teen driver

By Robert Locke MBE

It is quite a challenge to allow a teen to drive at all as we always worry about their inexperience and their impulsivity. Those problems are multiplied when our teens have ADHD so we should make sure that there are certain rules in place before we allow them out on the road after they have passed their driving test.

Figures speak for themselves

The figures show that teens and young people with ADHD are up to four times more likely to have an accident than normal teens. In fact, they have estimated also that a teen with ADHD is actually more dangerous on the road than a driver who is under the influence of alcohol!

The problem of drunken driving is also a problem because the University of Pittsburgh studies show that about 15% of ADHD teens have alcohol related problems compared to about 5% of normal teenagers.

As we can see, the problems of impulsivity and distraction are always a risk so we have to take this into account in setting the ground rules before leaving the teen to actually drive the family car.  We also have to bear in mind that making decisions and also staying focused are key abilities. Here are seven ways that we can help them to be more responsible for their actions and also to help them drive more safely.

The 7 keys to safer teenage driving

  1. Bear in mind that an ADHD teenager may have to wait a few more years than his peers before learning to drive. The fact is that the more mature a teen is, the less chance there is of an accident happening.  You could also keep in mind their record in riding a bike and whether they have had accidents.  If your teen also suffers from ODD; it may be wise not to let him start driving as aggression and defiance are not a great mix when behind the wheel.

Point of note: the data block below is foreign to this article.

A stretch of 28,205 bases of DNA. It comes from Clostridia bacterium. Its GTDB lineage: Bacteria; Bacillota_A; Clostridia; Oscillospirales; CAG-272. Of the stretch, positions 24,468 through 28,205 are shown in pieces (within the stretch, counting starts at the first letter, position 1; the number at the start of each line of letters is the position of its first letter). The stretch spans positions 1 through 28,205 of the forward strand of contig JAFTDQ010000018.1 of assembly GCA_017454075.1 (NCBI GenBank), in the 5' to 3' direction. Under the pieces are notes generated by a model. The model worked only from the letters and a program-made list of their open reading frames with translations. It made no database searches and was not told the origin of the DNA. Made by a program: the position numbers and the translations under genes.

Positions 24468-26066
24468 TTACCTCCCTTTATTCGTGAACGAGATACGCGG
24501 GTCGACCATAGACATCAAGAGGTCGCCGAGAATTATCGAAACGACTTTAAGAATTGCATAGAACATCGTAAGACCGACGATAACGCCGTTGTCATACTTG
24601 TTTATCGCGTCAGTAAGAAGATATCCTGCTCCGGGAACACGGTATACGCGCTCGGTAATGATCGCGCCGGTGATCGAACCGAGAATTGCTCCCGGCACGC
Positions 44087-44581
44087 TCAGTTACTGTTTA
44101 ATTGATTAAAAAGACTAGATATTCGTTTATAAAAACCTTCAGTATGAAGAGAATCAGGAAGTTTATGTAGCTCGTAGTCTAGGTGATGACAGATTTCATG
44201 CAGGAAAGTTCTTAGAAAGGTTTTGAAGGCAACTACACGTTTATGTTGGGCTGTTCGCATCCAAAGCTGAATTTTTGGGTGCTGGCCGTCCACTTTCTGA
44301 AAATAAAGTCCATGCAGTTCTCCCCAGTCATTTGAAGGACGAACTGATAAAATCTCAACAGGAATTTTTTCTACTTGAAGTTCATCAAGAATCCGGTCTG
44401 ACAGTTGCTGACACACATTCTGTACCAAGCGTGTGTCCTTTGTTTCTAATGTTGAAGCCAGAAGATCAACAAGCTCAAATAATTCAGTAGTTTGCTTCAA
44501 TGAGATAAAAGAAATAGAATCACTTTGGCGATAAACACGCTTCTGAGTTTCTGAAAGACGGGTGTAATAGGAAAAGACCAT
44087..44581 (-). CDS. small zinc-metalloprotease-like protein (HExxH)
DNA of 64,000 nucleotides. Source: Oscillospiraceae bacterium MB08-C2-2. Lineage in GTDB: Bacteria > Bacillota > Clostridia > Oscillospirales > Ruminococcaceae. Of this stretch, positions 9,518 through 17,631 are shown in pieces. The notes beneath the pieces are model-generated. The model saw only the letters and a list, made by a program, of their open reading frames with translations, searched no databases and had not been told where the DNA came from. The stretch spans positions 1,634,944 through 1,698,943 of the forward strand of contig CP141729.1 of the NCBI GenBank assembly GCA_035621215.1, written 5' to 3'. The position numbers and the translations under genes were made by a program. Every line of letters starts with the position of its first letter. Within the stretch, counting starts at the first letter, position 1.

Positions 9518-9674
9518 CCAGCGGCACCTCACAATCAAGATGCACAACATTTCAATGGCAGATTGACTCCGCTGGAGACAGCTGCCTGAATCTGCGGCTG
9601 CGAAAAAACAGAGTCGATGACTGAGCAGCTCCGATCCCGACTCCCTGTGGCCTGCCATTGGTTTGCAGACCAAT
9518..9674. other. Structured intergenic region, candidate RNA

2. When driving, ask your teen to analyse different accident scenarios and also to criticize your driving. This should appeal to some teenagers but the real value is trying to get them to develop good road sense. It is also a good opportunity of putting the theory into practice.
  3. Make sure that the effects of ADHD medication have not worn off by the time the teen goes out on his or her drive.  The fact is that the meds will help to keep attention levels high so we should always keep this in mind. Although some meds can be effective for up to twelve hours, we should double check, just in case. There is an added risk in that most teenagers tend to drive very late or at weekends when they are less likely to be on the meds.
  4. Do not be afraid or hesitant about drawing up a contract as that will help to put things on a firmer footing. You can insist on things like no cell phones, no loud crazy music, and of course no alcohol.
  5. Encourage proper planning so that there is no mad rush to get to a place pr appointment on time. Help the teen to take into account road conditions, weather, sporting events and other things that affect traffic. The same goes for planning the route and getting a printout of a map rather than relying on GPS which will just be another distraction.
  6. If you are helping your teenager with his or her 50hours of practice driving, you may want to think about adding in an extra brake on the passenger side. That could save you a hefty repair bill if there was an accident.

Last but not least, you have the final say so if you find that the rules have not been followed, impose a ban. On the other hand, if the teenager is driving safely and has an accident free record, then you may want to extend the time he can use the car.  This is also written into the contract.

It is essential for our teen’s safety and everybody else on the road that we take responsible action so that lives are protected. It is a great responsibility and we should make sure that our teen is keenly aware of the implications of careless or distracted driving and poor decision making.

About the Author:

Robert Locke MBE is a health enthusiast specializing in children’s health and has written extensively on ADHD, parenting, mental health, anxiety and depression.  


Robert Locke

Enthusiastic and curious about healthy living, food, life improvement, parenting, mental health issues, and all things Italian Robert Locke has written extensively in ADHD.
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